health benefits of newborn male circumcision outweigh the risks and the
discrepancies in reported figures of complications, we evaluated the
incidence and morbidity of foreskin surgery due to medical indications
in boys from the Capital Region of Denmark in 2014.
METHODS: Medical records from all boys operated on the foreskin
due to medical reasons in the Capital Region in 2014 were reviewed.
Patients with hypospadias, ritual circumcision, and redo-surgery
because of complications to nontherapeutic circumcision were excluded.
RESULTS: A total of 181 patients were included. The cumulative risk of undergoing [any] foreskin operation before 18 years of age was 1.7% [one in 59]. Forty patients had histologic verified balanitis xerotica obliterans (BXO) corresponding to a total risk of 0.37% [one in 270] of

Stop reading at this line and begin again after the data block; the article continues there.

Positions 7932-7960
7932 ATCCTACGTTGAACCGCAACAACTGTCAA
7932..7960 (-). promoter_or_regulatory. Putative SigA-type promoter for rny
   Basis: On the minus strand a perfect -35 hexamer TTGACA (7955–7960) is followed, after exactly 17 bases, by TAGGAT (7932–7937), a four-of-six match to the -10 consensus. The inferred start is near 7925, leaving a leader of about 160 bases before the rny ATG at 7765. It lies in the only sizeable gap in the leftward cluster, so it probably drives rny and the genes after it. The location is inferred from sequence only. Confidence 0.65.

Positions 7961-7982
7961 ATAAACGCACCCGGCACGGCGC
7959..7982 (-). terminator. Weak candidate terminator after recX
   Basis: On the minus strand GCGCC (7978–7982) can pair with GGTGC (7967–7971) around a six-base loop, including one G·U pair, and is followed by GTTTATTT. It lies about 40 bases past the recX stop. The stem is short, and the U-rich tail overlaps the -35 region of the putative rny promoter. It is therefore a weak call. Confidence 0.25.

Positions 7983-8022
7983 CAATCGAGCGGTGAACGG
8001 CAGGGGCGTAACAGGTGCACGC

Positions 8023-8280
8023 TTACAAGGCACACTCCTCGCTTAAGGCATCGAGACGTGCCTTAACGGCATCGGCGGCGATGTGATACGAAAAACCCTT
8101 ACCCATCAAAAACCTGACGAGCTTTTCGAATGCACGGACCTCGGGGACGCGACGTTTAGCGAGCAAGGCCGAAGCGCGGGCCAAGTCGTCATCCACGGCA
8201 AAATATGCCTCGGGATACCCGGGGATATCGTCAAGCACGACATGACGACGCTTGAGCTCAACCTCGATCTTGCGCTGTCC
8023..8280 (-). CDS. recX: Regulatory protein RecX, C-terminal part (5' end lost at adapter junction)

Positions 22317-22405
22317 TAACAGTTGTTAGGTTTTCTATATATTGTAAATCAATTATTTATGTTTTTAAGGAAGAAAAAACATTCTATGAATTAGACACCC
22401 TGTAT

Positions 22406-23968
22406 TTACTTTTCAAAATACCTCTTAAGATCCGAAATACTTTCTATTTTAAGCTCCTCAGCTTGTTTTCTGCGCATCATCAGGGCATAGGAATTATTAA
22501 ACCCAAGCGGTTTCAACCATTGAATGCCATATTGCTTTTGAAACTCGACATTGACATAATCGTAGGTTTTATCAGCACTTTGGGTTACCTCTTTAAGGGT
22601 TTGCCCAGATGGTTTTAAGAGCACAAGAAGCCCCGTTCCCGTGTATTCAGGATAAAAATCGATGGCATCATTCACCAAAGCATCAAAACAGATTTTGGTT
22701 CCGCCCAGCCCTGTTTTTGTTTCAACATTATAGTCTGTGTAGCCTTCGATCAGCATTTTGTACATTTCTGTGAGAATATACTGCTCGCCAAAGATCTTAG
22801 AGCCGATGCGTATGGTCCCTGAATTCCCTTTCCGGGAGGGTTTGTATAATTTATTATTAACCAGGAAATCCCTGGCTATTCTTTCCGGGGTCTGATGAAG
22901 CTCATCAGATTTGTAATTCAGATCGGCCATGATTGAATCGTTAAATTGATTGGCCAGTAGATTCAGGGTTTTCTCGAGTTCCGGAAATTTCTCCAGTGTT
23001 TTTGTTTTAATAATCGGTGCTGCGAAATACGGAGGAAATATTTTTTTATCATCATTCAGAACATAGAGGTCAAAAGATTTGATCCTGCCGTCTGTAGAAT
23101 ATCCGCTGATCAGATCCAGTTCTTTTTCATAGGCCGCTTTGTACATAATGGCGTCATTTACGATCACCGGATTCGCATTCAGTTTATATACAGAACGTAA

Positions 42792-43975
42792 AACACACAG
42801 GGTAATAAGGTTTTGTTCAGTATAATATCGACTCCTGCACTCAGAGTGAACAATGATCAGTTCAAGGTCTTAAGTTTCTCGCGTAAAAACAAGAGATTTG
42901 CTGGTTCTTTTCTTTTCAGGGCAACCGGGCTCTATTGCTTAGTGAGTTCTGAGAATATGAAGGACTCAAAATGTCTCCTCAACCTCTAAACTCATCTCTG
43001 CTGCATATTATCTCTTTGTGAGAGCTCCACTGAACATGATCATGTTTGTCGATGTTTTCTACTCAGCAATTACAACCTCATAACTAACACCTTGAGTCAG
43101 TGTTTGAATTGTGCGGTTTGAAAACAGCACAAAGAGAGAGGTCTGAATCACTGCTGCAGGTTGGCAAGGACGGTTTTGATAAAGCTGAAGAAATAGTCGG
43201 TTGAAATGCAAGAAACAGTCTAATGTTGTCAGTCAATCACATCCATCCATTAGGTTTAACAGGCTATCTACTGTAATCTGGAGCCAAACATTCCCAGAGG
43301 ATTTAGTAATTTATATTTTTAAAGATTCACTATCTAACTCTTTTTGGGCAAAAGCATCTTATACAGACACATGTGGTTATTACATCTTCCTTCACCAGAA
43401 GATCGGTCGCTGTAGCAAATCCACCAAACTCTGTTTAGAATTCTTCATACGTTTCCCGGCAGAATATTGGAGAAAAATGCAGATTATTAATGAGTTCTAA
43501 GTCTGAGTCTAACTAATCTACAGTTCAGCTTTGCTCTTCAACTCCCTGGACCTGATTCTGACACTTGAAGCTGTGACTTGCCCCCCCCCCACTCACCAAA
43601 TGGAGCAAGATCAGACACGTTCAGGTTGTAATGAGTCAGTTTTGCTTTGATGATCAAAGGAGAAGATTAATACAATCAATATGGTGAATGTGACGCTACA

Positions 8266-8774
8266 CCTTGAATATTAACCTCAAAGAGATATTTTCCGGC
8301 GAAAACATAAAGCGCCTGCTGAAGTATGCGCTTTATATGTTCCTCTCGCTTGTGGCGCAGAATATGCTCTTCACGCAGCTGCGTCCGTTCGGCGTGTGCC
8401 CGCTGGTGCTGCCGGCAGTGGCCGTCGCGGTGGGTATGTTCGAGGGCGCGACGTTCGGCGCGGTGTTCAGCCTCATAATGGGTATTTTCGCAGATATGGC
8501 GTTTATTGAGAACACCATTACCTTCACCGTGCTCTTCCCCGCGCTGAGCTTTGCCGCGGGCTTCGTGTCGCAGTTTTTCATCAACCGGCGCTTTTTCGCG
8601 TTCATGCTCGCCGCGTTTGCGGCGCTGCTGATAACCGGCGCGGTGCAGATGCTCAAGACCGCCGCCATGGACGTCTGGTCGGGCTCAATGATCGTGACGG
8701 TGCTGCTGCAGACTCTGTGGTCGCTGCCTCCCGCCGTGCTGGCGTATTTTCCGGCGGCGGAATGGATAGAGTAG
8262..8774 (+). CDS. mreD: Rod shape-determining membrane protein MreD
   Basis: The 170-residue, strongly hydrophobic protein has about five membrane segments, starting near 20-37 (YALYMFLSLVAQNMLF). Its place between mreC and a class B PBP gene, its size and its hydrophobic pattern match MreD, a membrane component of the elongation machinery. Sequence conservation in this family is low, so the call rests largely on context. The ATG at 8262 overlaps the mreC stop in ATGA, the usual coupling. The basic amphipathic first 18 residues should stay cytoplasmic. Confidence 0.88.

developing BXO. Mean age at surgery was 10.1 years (range 1–17).
Phimosis was the most frequently reported indication (95.0%). The
remaining 5.0% underwent surgery because of frenulum breve causing
problems during erection. Before surgery, 27.1% had foreskin-related
voiding problems and 17.1% had at least 1 episode of balanitis.
Circumcision was initially performed in 44 cases. The remaining 137
patients had a foreskin-preserving operation performed. Nine boys had
secondary circumcision after initially having foreskin-preserving
operation. [A total of 53 "circumcisions" performed, making the risk of that 53/181 x 1.7% or one in 201]
Fifty patients initially had preputial histology performed. BXO
was verified in 37 patients. Of the 9 patients with redo-surgery due to
recurrent phimosis, a further 3 had histologically verified BXO.
CONCLUSIONS: Childhood foreskin-related problems in a region
with no tradition of newborn male circumcision should not be neglected.
[The real conclusion: Childhood
foreskin-related problems are so rare, the likelihood of needing infant
male genital cutting ("circumcision") is negligible.]